Winter is coming and we reached out to our readers and some in the biz for advice on how best to deal with it. This first section is a guest post from Rick Humphrey of Curtis Trailers who has helped many carts get through winter in past years.
Many carts will attempt to survive winter, others are going to close and have at it again in spring. For those carts that are going for the winter run here are some tips: (These are recommendations only.)
Carts downtown and at other locations store potable water (per code) and others are on city water (hose) – both can survive a winter. For storage tanks their options are to drain their tank nightly or install a tank heater. For the carts on city water there are 2 options; running (trickling) water won’t freeze but you need to be able to keep your grey water tank from over filling. If that is not an option then heat tape on your fresh water hose will do. Remember to have the heat on in the cart and insulate your pipes.
When it comes to your grey water tank you also have options: If you don’t dump your tanks nightly then you may either install a tank heater or add salt or other minerals to the grey water. Salt changes the boiling and freezing points of water. You can find out more information online. There are many different sites.
Carts that are closing for the winter and returning in the spring have the greatest chance of having no water damage. By performing a procedure called “blowing out” which is by attaching a blow-out plug to their city water entry hooking up compressed air regulated at 45p.s.i. and simply push the water out the faucets. Then turn on your pump for 30 seconds leave your faucets open till spring and if equipped open your low point drains for your water lines. If you don’t have city water and your only using a potable system than ARTIC BAN non-toxic antifreeze or similar product can be used. Fill fresh water tank with 2-3 gallons (save 4 cups for the end). Turn on your water pump and pump antifreeze through all faucets, close them and take the 4 cups and distribute them evenly to the drains in your sinks and we will see you in the spring when you open.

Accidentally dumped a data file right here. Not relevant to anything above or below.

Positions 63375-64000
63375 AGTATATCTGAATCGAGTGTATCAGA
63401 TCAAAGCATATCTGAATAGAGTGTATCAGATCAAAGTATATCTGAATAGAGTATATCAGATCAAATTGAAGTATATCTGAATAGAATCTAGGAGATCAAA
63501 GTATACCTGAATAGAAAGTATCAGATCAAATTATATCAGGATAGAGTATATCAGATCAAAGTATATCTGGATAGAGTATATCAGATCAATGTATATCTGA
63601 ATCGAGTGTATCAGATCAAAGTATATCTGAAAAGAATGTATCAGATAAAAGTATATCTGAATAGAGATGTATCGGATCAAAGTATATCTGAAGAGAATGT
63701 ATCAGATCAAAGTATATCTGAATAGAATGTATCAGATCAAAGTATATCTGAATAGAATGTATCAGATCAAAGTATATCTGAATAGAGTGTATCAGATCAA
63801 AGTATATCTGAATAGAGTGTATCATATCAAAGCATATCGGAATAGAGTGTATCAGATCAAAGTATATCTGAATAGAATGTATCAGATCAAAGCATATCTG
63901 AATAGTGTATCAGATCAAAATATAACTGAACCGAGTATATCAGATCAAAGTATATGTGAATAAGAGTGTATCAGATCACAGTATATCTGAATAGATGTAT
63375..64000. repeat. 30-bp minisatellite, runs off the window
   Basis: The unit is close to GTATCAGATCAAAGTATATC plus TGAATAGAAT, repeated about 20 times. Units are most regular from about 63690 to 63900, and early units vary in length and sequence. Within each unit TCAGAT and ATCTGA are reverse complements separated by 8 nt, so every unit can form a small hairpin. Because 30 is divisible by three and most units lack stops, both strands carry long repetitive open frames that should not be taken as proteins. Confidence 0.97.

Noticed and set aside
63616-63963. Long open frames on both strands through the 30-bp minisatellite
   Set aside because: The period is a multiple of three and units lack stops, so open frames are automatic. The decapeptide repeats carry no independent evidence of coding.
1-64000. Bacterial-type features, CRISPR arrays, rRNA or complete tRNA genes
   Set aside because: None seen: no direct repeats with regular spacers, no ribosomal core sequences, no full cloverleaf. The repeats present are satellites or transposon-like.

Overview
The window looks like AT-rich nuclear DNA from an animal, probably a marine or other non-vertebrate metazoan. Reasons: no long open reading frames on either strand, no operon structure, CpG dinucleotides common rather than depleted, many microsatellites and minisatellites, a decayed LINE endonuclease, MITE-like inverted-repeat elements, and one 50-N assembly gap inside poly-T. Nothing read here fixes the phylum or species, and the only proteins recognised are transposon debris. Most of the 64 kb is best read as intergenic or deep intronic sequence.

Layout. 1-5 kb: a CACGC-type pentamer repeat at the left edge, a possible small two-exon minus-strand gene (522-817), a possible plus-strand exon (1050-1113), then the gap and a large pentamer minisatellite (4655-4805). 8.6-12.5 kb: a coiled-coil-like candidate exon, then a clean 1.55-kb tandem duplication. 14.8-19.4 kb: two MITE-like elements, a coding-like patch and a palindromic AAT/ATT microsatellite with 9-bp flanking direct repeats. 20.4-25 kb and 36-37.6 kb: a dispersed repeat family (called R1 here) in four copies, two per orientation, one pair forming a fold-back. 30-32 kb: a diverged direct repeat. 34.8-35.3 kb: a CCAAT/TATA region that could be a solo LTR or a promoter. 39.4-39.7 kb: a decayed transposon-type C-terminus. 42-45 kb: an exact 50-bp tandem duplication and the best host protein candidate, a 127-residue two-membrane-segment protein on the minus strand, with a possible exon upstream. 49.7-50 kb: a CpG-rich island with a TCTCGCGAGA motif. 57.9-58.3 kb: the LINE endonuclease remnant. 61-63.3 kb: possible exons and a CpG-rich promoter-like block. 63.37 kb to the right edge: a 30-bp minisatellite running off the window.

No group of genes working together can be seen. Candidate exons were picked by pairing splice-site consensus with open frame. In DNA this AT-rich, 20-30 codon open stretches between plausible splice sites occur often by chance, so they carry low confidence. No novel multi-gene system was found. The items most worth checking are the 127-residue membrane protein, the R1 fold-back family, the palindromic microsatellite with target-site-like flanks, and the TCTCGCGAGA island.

We decided to reach out to cart owners and readers alike for some input on this topic – How do you survive winter?
- Partner with a delivery service to get your product into people’s hands and in the office towers.
- Tweak the menu to offer more winter items that may appeal to a cold customer – items like free hot tea while they wait
- Announce holiday hours in advance so travelers can plan visits accordingly
- Have a great space heater – the ovens and grills aren’t enough (this one from someone who has spent a few winters inside the cart)
- Use social media to let your fans and customers know you are open and serving
- Have a spouse or partner with a good income in case the customers don’t show
- Long underwear and a warm smile!
Lastly, a note about winter from Food Carts Portland
Winter is indeed a difficult time for many carts. The customers are just not as abundant as during the sunny spring-fall months. That said, the carts adjust accordingly and many of them will be there if you venture down. Weekends downtown will have slimmer pickings, so head to the east side and try something new. Lots like Rose City Food Park, Cartopia, Kruger Farms on N Lombard, Cartlandia on 82nd, Piedmont Station on NE Killingsworth, Picnic in Sellwood will all have covered tents with heating. Mississippi Marketplace has PROST! German pub as a place out of the cold and rain.
Food cart owners are usually a one person show, so give them a break. It’s winter and sometimes you go to bed feeling fine and wake up with a nasty cold. Sometimes, you arrive at the cart and the water tank is frozen solid no matter what precautions are taken. Sometimes, after working a few hours to prep for lunch, no one comes and they decide to close early. That’s cartlife.
Thanks everyone who contributed and helped out with this post. Now, pledge to go eat at a cart in the next week.
[Updated for 2016]